Norwich Canterbury Train
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Norwich is a city and county ton of Norfolk in the East Anglia region on England. The city lies on the River Wensum and in May 2012 it was designated England's first UNESCO City of Literature. Norwich has a rich history of art, literature and publishing which continues to the present day. Norwich had the first provincial library in England, opened in 1608, and the city newspaper, the Norwich Post, was the first provincial newspaper outside London in 1701. Today, Norwich accounts for 5% of the United Kingdom's independent publishing output.
Visitors to Norwich are attracted to its cathedral, its cobbled streets, the museums of old Norwich, Norwich Castle, Cow Tower, Colman's Mustard Shop and Museum, Dragon Hall and The Forum. In addition to its architecture and monuments Norwich is also in the UK's top 10 destinations for shopping. The city has a good blend of national chain retailers and independent shops. Norwich Market is also one of the largest outdoor markets in England.
Each year the Norfolk and Norwich Festival celebrates the arts, drawing many visitors into the city from all over eastern England. The Norwich Twenty Group, founded in 1944, presents exhibitions of its members to promote awareness of modern art. Norwich was home to the first arts festival in Britain in 1772.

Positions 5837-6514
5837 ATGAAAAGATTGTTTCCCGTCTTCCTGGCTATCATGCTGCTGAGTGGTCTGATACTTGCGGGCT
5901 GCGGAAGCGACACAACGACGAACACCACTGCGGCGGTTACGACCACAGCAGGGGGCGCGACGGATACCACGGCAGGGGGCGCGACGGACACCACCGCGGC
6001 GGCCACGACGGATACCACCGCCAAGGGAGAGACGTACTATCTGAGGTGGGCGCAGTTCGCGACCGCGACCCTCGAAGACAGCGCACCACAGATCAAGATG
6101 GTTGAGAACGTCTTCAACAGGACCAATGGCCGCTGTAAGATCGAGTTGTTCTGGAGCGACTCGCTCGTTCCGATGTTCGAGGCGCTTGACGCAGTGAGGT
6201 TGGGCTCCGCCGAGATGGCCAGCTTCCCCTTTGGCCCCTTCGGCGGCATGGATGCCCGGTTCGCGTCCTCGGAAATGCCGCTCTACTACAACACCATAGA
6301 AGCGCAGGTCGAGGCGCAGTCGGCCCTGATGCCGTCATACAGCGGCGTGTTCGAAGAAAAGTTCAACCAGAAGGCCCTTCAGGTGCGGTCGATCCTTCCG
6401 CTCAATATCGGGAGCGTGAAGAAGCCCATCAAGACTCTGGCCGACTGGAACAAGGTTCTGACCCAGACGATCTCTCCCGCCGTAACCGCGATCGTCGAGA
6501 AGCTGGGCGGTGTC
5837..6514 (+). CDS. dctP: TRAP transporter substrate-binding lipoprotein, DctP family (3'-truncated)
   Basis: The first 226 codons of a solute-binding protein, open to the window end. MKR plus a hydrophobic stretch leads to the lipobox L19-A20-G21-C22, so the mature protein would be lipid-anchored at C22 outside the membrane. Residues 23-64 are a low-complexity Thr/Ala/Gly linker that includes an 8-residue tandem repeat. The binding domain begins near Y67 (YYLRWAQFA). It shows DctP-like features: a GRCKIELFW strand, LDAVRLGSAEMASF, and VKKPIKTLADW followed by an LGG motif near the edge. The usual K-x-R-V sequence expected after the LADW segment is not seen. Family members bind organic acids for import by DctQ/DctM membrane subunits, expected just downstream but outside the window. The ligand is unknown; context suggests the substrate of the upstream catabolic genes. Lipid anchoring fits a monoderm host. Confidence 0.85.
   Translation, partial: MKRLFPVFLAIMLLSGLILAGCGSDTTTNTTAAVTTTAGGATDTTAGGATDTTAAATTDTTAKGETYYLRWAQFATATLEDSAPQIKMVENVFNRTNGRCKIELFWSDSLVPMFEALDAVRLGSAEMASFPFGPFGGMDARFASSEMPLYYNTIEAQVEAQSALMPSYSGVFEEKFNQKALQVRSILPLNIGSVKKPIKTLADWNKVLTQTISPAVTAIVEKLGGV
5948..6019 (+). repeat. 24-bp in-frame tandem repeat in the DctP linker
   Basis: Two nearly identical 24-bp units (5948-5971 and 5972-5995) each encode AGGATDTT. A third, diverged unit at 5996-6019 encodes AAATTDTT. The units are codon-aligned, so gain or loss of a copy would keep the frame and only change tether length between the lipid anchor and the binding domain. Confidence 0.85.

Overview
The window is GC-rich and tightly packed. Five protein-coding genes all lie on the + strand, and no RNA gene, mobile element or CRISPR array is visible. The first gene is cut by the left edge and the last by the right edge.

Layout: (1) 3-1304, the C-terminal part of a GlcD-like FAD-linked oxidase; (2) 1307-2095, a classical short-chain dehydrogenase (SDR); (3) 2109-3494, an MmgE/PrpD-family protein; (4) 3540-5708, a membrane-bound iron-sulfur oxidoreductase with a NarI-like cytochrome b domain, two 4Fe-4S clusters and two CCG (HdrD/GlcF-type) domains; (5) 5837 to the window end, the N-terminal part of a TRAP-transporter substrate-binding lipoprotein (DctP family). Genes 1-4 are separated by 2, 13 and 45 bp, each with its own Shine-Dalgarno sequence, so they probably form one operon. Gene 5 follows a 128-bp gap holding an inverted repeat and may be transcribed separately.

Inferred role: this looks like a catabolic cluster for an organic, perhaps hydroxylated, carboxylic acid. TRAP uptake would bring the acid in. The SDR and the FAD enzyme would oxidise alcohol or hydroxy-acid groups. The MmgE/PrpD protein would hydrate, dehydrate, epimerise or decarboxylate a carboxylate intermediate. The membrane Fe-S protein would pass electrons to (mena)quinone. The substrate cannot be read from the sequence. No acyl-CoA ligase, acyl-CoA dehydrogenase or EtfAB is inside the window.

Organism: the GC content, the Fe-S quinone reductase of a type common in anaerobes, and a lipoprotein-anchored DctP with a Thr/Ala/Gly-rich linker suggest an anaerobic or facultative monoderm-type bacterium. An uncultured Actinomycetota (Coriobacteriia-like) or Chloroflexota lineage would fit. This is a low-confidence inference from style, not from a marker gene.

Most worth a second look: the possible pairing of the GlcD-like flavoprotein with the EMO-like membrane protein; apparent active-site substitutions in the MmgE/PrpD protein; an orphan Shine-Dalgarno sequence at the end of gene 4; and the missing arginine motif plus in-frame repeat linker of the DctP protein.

The city of Canterbury in Kent, England, contains many ancient buildings despite it being heavily damaged during the Second World War. The heart of the city is its cathedral which is the seat of the Archbishop of Canterbury, the head of the world wide Anglican Church. The cathedral is also the burial place of King Henry IV and Edward the Black Prince, but most famous as the scene of the murder of Thomas Becket in 1170.
The ruins of the Norman Canterbury Castle and St Augustine's Abbey are both open to the public. The medieval St Margaret's Church now houses the "The Canterbury Tales", in which life-sized character models reconstruct Geoffrey Chaucer's stories. The Westgate is now a museum relating to its history as a jail and the medieval church of St Alphege became redundant in 1982 but had a new lease of life as the Canterbury Urban Studies Centre, later renamed the Canterbury Environment Centre; the building is used by the King's School. The Old Synagogue at Canterbury, now the King's School Music Room, is one of only two Egyptian Revival synagogues still standing.
Travelling too and from the city is easy because it is connected to the national rail network by its two railway stations: Canterbury West and Canterbury East.